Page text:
We Need a New Approach to Hand Hygiene
By Deb Paul Cheadle, RN, CIC
Handwashing is the single most important thing people can do to stop the spread of viruses and bacteria that cause infection. Everybody, especially those in healthcare, knows how to wash his or her hands, right? Wrong! Rarely do I observe someone doing it correctly.
I have been an infection control practitioner (ICP) for nine years. I have done multiple quality improvement monitors to evaluate staff compliance with handwashing and I have learned two things. Less than one-third of personnel wash when they should and less than one-tenth of that one-third wash correctly. You want "official" studies to prove this? I have a better way. Go to a public restroom and watch the next 30 people who come in to use the facilities. I guarantee you will leave convinced. If you have the opportunity, watch healthcare workers, including doctors; you will walk away in dismay.
Technology has made wonderful advances in the last few years. The waterless, alcohol-based "de-germers" are one of these advances. They meet the handwashing need when there is no available sink. They can be used anywhere, ideally at patients' bedsides. They are broad spectrum and act quickly but do not have a continuous germicidal activity. The healthcare worker does need to visit the sink periodically to rid their hands of obvious soil. Preparations containing CHG have a greater persistence, but there is the risk for skin reactions to or the absorption of the CHG.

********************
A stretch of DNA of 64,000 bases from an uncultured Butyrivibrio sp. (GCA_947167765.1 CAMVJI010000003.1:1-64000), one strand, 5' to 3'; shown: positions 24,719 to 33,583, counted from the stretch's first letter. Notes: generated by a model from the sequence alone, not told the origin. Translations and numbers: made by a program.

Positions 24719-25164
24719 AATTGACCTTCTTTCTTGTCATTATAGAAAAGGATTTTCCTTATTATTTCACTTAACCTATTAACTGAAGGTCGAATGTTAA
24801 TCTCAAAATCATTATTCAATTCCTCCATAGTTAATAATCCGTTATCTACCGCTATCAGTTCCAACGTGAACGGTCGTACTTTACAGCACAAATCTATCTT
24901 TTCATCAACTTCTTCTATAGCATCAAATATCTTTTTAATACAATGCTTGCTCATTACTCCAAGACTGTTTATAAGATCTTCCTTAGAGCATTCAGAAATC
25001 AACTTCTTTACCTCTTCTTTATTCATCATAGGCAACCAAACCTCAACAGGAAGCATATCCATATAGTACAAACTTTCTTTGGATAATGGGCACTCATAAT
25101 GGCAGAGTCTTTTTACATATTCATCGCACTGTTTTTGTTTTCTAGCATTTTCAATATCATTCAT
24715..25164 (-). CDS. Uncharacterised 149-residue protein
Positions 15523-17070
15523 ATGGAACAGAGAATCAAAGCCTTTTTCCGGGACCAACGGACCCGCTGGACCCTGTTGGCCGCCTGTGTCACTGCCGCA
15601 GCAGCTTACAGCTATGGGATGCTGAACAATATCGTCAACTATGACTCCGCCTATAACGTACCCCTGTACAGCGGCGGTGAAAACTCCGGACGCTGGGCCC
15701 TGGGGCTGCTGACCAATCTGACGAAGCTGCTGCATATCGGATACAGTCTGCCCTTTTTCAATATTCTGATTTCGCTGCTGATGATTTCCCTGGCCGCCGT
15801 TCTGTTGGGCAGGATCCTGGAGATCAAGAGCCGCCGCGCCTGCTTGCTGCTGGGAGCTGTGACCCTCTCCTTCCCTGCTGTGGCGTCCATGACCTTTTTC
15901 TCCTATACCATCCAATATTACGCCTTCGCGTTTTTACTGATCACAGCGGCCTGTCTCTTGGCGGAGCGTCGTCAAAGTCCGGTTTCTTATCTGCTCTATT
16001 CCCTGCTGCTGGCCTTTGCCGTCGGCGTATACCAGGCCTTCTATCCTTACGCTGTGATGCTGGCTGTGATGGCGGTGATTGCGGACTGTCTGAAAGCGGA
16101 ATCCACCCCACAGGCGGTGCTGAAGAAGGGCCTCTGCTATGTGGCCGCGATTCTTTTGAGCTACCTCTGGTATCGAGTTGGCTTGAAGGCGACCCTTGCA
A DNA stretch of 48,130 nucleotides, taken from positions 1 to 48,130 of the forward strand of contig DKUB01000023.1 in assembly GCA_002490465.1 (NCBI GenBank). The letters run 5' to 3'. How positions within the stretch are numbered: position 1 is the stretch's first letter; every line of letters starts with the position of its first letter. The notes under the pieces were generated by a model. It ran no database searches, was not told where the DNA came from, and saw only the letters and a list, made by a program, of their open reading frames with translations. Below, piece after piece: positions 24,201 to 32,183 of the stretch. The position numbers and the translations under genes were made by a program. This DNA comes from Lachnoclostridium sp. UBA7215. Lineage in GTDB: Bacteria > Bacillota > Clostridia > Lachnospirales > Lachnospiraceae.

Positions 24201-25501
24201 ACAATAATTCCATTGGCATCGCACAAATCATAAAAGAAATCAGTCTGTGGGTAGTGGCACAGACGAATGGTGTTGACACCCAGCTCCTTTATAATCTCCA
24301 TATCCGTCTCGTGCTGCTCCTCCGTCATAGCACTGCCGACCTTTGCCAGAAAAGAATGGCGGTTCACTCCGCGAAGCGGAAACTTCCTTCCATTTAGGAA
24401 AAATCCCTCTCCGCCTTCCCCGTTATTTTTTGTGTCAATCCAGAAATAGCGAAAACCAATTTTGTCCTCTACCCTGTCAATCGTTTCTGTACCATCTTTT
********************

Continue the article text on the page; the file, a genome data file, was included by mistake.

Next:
Another technological breakthrough is the brushless OR scrub, an alcohol-zinc product of which ICPs should take note. Its efficacy against all organisms, including resistant strains, is nearly 100 percent. Its persistence lasts for hours. This is the kind of product we need to put in patient rooms and public restrooms and everywhere there is a sink. Why? Let's go back to the observation exercise you did in the restroom. People wash by squirting some soap on their hands, rubbing it around for a couple of seconds and then barely rinsing it off. If they use soap, it is not on their hands long enough, as they have only rearranged the bacterial colonies. Maybe they rubbed some off with the water and paper towel. If they use the alcohol-based waterless de-germer, they rinse it off in the water and it is no longer effective. If they use the alcohol-zinc preparation, after 15 seconds a 99.9984 percent reduction of all organisms is achieved and maintained for hours. Because there are no absorption or toxicity issues, the Food and Drug Administration (FDA) does not need to approve it. It is safe.
I see this product as one that fits the way people wash their hands. That is what we need. Education has helped increase awareness, but nothing has made much of a prolonged impact. As an ICP, I am looking at changing the goal. I give up on 100 percent compliance with hand hygiene before and after every patient contact. I am willing to look at a product that will continuously keep one's hands germ-free for hours after its application.
Deb Paul Cheadle, RN, CIC, works in infection control for Spectrum Health in Grand Rapids, Mich.